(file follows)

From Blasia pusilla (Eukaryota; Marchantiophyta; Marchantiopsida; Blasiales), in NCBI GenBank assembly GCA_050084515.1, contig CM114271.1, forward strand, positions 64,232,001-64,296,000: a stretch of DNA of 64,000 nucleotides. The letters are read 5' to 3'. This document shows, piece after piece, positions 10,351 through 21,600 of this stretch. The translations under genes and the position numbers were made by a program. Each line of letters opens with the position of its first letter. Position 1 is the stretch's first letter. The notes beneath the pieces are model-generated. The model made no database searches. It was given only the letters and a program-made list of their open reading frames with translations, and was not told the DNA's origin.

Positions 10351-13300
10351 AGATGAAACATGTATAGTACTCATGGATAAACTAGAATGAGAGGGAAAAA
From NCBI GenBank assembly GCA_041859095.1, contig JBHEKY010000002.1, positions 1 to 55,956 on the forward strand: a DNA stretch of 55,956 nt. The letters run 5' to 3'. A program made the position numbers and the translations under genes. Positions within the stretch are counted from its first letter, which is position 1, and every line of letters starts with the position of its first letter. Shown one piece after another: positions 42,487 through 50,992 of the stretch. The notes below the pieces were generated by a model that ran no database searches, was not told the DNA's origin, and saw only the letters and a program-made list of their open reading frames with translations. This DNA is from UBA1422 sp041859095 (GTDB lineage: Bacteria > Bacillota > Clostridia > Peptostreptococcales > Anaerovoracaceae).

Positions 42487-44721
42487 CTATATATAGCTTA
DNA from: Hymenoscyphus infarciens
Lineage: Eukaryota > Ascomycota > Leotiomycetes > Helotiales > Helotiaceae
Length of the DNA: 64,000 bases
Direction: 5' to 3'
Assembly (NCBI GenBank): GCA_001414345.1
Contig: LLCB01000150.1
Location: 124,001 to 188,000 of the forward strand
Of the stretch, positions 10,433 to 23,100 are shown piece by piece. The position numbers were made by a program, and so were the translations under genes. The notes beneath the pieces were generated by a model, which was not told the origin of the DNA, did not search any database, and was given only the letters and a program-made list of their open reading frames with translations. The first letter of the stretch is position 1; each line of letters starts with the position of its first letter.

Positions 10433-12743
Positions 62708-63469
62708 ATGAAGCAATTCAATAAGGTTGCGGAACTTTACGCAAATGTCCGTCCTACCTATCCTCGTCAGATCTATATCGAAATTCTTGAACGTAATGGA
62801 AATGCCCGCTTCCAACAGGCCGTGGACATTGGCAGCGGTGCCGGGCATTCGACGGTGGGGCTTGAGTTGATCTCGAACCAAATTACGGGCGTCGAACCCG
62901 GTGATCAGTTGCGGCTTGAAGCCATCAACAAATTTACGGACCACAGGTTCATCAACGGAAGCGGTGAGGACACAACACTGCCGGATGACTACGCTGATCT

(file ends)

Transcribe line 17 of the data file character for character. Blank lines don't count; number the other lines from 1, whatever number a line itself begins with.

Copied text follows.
62708 ATGAAGCAATTCAATAAGGTTGCGGAACTTTACGCAAATGTCCGTCCTACCTATCCTCGTCAGATCTATATCGAAATTCTTGAACGTAATGGA